THE FUTURE IS HERE:
HOLOGRAPHY OPENS HORIZONS

by Polly Warfield
OCTOBER 21-27, 1977 • LOS ANGELES FREE PRESS

Note: this article was published a quarter of a century before the recent Scientific American (Aug. 2003) Cover Story “Are You A Hologram? (Quantum physics says the entire universe might be)” [quote by Allen from this article: A “whole new science of technology with undreamed of potential,” it ventures also into the realm of metaphysics, as you might have gathered. “is the universe a hologram? Am I a hologram?” asks Jeff and does not pause for an answer.]


THE FUTURE is here now, says Jeff Allen, smiling gently I his quiet and rather whimsical way.

The future has sprung full blown from a laser beam, like Minerva full grown from the head of Jove. It shimmers like rainbow, beckons like the horizon. You can see it in a hologram, a seeable, touchable, wearable aspect of holography.

Jeff Allen is a holography expert, admittedly “obsessed” with holography. He wears a favorite hologram on a chain around his neck. Al first glance it seems to be a crystal-clear pendant. The light changes and refracts, and it is not a clear crystal at all, but a three-dimensional, iridescent pyramid, tantalizingly shifting, moving, changing. You could fall into a trance looking at it.

A hologram is fascinating, hypnotic, awe-inspiring. Why not? For far from being simply a piece of pretty jewelry, it is the future you’re holding in your hand — something that is “beginning to change the technology of the ’70 much the way Einstein’s theory of relativity changed conventional physics.”

The word hologram means analyzing its two Greek roots, “whole message.” Its theory was discovered in 1947 by Nobel Prize winning physicist Dr. Dennis Gabor as he worked with his electron microscope seeking a way to picture the atom. Gabor didn’t fully appreciate what he had found, because until the laser beam was invented in 1960, no one could see a hologram.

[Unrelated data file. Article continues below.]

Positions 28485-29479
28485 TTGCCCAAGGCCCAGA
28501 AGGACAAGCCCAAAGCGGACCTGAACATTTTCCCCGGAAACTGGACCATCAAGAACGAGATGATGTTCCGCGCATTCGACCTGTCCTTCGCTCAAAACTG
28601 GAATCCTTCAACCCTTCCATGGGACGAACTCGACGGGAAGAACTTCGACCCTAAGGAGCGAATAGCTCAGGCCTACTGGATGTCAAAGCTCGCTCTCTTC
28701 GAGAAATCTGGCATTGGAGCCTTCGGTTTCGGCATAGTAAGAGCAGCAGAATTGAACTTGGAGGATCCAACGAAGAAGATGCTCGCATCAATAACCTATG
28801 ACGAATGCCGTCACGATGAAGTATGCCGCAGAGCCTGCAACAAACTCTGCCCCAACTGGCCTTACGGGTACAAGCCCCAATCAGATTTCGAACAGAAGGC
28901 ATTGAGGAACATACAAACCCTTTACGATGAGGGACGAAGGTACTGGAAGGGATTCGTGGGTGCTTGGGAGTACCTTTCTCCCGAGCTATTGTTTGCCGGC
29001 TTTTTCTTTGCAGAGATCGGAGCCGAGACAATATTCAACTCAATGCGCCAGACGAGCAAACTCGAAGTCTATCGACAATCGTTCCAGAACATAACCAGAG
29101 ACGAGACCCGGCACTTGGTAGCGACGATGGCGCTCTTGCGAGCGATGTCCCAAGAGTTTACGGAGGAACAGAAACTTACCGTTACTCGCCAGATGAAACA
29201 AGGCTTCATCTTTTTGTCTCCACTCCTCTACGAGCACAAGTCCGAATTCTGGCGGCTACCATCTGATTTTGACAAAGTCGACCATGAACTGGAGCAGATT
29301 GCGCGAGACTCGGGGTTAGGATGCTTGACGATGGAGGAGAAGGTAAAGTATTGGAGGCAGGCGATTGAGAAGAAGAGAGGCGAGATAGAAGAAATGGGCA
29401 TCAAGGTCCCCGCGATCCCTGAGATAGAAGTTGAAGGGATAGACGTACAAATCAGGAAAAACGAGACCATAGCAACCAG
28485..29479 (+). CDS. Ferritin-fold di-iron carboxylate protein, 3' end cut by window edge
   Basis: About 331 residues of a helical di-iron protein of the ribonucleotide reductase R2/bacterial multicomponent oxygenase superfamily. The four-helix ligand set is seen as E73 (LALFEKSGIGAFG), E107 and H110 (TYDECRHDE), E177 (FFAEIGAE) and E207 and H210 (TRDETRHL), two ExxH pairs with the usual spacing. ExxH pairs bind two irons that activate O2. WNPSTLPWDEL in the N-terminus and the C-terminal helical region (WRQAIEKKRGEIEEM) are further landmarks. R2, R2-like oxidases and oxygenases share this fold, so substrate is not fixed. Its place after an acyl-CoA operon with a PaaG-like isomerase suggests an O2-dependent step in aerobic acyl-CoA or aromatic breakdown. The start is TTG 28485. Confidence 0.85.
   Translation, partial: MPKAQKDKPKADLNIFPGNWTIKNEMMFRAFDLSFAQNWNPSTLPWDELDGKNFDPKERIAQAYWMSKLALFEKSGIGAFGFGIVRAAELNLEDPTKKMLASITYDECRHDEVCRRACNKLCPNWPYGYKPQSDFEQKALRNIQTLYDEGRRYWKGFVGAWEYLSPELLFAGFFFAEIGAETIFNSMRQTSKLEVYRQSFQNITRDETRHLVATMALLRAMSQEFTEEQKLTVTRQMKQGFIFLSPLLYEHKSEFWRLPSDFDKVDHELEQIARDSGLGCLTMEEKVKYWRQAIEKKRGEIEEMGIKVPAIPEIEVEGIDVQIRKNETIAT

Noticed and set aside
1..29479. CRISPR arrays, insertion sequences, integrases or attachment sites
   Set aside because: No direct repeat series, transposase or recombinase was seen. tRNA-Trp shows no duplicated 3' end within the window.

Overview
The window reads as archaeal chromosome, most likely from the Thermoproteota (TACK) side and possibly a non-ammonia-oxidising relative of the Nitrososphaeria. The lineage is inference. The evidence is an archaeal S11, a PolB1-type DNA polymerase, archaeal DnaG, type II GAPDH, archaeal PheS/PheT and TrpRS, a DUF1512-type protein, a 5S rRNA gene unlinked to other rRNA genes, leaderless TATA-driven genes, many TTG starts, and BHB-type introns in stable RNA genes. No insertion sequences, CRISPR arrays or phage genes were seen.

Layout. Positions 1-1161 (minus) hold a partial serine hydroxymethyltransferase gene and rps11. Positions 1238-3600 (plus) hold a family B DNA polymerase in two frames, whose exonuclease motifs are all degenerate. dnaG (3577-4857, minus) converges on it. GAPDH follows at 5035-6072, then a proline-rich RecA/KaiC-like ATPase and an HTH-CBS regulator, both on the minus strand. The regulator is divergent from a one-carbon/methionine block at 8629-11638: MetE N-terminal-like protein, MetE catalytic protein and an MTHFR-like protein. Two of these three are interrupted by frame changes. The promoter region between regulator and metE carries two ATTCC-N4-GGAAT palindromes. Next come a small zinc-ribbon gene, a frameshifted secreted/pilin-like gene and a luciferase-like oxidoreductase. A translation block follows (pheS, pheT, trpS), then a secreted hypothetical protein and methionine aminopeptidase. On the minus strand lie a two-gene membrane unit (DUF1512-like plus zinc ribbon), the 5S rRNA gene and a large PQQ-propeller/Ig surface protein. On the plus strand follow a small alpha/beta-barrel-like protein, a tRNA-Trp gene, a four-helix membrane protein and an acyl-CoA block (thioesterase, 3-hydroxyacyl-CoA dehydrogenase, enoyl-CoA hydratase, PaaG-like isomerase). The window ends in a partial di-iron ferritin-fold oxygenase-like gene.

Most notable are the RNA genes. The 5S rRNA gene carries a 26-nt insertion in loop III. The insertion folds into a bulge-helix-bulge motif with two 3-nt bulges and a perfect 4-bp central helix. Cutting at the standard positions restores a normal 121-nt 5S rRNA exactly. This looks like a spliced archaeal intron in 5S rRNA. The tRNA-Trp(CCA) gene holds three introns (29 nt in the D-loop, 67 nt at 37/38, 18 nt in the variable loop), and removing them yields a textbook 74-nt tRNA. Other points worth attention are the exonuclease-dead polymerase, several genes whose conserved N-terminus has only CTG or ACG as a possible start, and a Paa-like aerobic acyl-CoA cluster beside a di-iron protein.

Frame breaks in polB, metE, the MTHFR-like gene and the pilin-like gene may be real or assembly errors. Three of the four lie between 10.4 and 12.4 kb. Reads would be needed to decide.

“And then I was my first hologram. It was the first thing in my life I had not pre-conceived. It jerked me, shocked me; I thought I was crazy.”

He talks about holography with the zeal of a missionary. “Holograms create 25 million prisms per square inch. Holography makes it possible to encompass all human history o a sugar cube, size-wise. It opens a whole new science of optics, makes possible a new way to make lenses, the first improvement in the field since Galileo. You can have flat binoculars, flat telescopes – the methods are patented but still on the shelf. Possibilities ophthalmics are revolutionary. Acoustical holography will make it possible in time to see inside a person without X-ray.”

The Flamingo Hilton in Las Vegas is of holographic plexiglass. In point-of-purchase advertising, holography offers eye-catching moving cylinders” men smoking, girls blowing kisses, on “3-D-TV.”

In computer storage it can condense 10 billion bits of information into a square inch. (“Obviously, the trouble with that is the density, trying to get the technology to retrieve it.”)

We’re on the threshold of an “expanded cinema” through holography – on the threshold of who knows what? “Reality will cease to be relevant,” says Jeff enthusiastically, “We’ll enter a state of cosmic consciousness…We’re starting to deal with space that’s not there. We’re not only into the fourth dimension, but the fifth and sixth as wee, if you want to get into there.”

Almost all TV series have used holographic plots during the past year, Jeff notes. The hit movie Star Wars used the concept throughout.

It is employed in record master, in album covers. The new Roger Daltrey on a pendant. Daltrey himself has put money I a laser equipment company. The Who has invested a quarter of a million in lasers and holography. Holography is very big in the rock music world.

A “whole new science of technology with undreamed of potential,” it ventures also into the realm of metaphysics, as you might have gathered. “is the universe a hologram?” Am I a hologram?” asks Jeff and does not pause for an answer.

Do people understand holography? “Well, technology yes – but a lot of people don’t understand eyesight, know what I mean?”

It’s not even necessary to understand it anyway, he continues. While pictures are interpreted symbols, a hologram is a direct, precise means of communication. An infant is born with ability to read a hologram immediately, while to the baby words and pictures are utterly obscure.

“What do you want to see, what do you want to say?” muses Jeff. “We’re kinda back to reality now.”

So, reality-wise and into the future, Jeff and his holograms will be displayed a a place called Mind Your Head, 9052 Woodman in Arleta, Saturday, Oct. 29, 2 to 3 p.m. Or for more information you may call Laser-Vision at 851-5230.